Headline News, Articles & Events Resource
For Your Digital Experience

The Intricacies of eCommerce Part 2: Defining Requirements

Now that you’ve created your personas (Part 1: Customer Personas and the Intricacies of eCommerce), it’s time to start thinking about requirements. This step is essential as it will have an end effect towards the cost, implementation, and timeline; all of which will be beneficial for your project. I will focus on high-level aspects here, since drawing out lower-level detailed requirements can be facilitated in a variety of ways and are generally more technical oriented in nature.

Getting Started with Your Requirements

 
There are three main areas to focus on when you start to think about your requirements at a high level:

  • Functionality

  • Integration

  • Content and Management

Each of these areas addresses essential pieces of the requirements puzzle. Let’s review each of these high-level requirements in more detail so that you will be in a better position to articulate what needs to be done.

Functionality

Your leading requirement is around the kind of functionality you want your site to deliver to your customers. This can be one of the most satisfying aspects to work on because it helps provide an expression of your vision. However, it can also be one of the most frustrating depending on the method of approach.
 
Initially, you want to figure out the essence of what you want your site to do, in other words, to have some of the basics sorted out. I would suggest you not be too concerned about the “how” in terms of the way it will all fit in together. This is where the strengths of your solution developers can be of immense help and value.
 
If you haven’t done so already, start checking out other websites in detail. You’ll want to place a strong focus on your competitors’ websites, such as how they operate and what they do. But don’t stop there! Put yourself in the shoes of your customers as well and check out other websites that your target market—your personas—would identify with.
 
By doing this, you will be able to—and should—start listing some of the main features and functionality that your eCommerce solution should or could have, and that is the best place to start since many aspects can become very technical in nature. This doesn’t need to be one of those parts.
 
High performing eCommerce solutions place a significant focus on user experience, and that is the essence of what you are drawing out here; what your customers will be able to do and how they will be able to interact with your site in ways that resound with them most.

Integration

Once you have prepared your list of the ideal experiences you want your site to deliver to your customers, you can begin to place focus on the core connectors you will require to integrate. For this step, you don’t need to start searching out connectors unless you want to. It’s simply necessary to list what you need to integrate with. As an example, one such connector you will likely require is an online payment processor. There are a variety of payment processors to choose from, and their costs, implementation, and features vary greatly. Your solution provider can help you narrow the field of choices.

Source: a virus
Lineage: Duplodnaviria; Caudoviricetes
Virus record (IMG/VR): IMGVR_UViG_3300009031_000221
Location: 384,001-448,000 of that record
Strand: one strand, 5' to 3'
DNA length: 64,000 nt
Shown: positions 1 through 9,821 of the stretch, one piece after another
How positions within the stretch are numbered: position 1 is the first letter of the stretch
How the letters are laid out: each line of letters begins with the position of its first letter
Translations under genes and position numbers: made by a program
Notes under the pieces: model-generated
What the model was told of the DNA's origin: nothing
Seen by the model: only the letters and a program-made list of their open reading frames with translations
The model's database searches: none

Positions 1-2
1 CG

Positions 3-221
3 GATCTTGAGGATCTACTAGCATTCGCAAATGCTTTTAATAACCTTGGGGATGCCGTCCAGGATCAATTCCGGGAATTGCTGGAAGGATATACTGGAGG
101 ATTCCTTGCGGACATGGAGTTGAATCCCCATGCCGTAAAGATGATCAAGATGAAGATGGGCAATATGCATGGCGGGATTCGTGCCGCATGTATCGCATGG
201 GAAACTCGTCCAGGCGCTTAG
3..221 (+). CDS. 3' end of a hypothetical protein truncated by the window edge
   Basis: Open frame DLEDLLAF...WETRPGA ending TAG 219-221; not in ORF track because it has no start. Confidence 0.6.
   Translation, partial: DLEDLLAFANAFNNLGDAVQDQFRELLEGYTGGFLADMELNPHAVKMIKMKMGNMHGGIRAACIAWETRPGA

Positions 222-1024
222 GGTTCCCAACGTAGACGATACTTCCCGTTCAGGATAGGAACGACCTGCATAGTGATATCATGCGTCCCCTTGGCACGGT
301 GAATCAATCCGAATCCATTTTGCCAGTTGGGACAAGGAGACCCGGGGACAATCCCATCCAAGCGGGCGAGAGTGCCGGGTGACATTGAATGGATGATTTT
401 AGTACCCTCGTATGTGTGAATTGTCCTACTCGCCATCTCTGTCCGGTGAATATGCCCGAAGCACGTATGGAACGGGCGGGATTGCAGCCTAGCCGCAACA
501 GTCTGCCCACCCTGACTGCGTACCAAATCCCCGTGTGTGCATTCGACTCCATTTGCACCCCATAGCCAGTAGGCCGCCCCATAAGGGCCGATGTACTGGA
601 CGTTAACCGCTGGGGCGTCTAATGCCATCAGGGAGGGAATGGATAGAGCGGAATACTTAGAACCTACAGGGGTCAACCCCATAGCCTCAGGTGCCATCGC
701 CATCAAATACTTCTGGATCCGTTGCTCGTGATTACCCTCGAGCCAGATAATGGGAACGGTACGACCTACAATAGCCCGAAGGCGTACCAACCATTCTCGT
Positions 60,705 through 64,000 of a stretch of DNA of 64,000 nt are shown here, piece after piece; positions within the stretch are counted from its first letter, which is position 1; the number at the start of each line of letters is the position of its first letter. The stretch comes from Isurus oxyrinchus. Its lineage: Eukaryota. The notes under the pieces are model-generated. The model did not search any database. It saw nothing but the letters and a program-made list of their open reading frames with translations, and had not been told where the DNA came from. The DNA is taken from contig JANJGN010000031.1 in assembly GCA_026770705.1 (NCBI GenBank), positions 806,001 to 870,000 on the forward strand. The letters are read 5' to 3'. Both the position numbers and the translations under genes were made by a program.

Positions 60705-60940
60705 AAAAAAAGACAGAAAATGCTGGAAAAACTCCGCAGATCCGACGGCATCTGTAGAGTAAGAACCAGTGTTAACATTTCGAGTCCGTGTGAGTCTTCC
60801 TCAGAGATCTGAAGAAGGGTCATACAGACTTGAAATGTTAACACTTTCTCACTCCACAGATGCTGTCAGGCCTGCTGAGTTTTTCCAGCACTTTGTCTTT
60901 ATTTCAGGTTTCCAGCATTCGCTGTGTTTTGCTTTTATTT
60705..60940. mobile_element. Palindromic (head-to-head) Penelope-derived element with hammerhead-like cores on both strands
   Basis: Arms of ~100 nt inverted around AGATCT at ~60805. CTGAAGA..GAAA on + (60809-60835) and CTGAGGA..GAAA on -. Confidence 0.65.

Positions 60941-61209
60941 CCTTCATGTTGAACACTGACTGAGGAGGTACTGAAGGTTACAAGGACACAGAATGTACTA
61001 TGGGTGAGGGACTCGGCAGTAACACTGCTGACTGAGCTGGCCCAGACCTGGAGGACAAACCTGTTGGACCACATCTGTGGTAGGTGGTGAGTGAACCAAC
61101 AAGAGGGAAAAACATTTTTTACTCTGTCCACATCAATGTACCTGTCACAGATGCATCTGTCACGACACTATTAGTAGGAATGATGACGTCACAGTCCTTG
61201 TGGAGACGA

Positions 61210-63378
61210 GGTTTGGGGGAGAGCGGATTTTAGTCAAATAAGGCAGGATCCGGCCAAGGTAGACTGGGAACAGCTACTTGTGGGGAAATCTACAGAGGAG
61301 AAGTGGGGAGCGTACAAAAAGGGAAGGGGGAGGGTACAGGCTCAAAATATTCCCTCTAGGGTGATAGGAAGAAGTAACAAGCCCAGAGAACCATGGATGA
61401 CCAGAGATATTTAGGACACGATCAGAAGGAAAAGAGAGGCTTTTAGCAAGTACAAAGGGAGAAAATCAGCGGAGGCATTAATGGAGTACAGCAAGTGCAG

It’s possible that other connectors would also be of value concerning your business processes. These are all worth consideration before getting started on development as it can impact the implementation process. Common connections that are sought after are ones which integrate with CRM or ERP systems, support systems, and custom marketing systems. Include all the connectors and services that you anticipate needing on your list. They can be prioritized and fleshed out further when detailed requirements are created.

Content and Management

As I mentioned above, the user experience is one of the most vital aspects of ensuring your eCommerce offering provides the most impact. Part of this user experience comes from how your site is designed and how it operates, but an equally important part is your content strategy. Well managed content forms part of the user experience and is, in most cases, the part which requires continual effort.
 
Some questions to begin asking yourself to get you thinking about content management (CM) should be around how involved your company wants to be—and will be—in your CM on an ongoing basis.

  • Does your company have the right skillsets and internal resources necessary to complete some or all of the ongoing work effectively, or will you harness the expertise of your solution provider?

  • Who will write or edit marketing content, and who will be creating your marketing images?

  • Will your company manage your site and its content, or would that be handled best by your solution provider?

You may not be able to answer these questions yet, and that’s to be expected. Quite often the answers involve both internal and external expertise, but it’s necessary to start thinking about it as this area will need to be thoroughly discussed and will factor heavily into the detailed requirements.

We’re Not Done Yet!

Watch for Part 3 in my article series where we begin to explore some of the other fundamental pieces that are essential in getting the best impact for your business from an eCommerce solution.

Peter Urquhart

Peter Urquhart

Peter is a .NET web application developer with extensive experience in designing and developing complex web applications. At Falcon-Software, he is primarily responsible for project coding using the best software development practices with deep expertise and hands on experience with Web Applications and programming languages such as HTML, CSS, JavaScript, JQuery and API's.

Featured Case Studies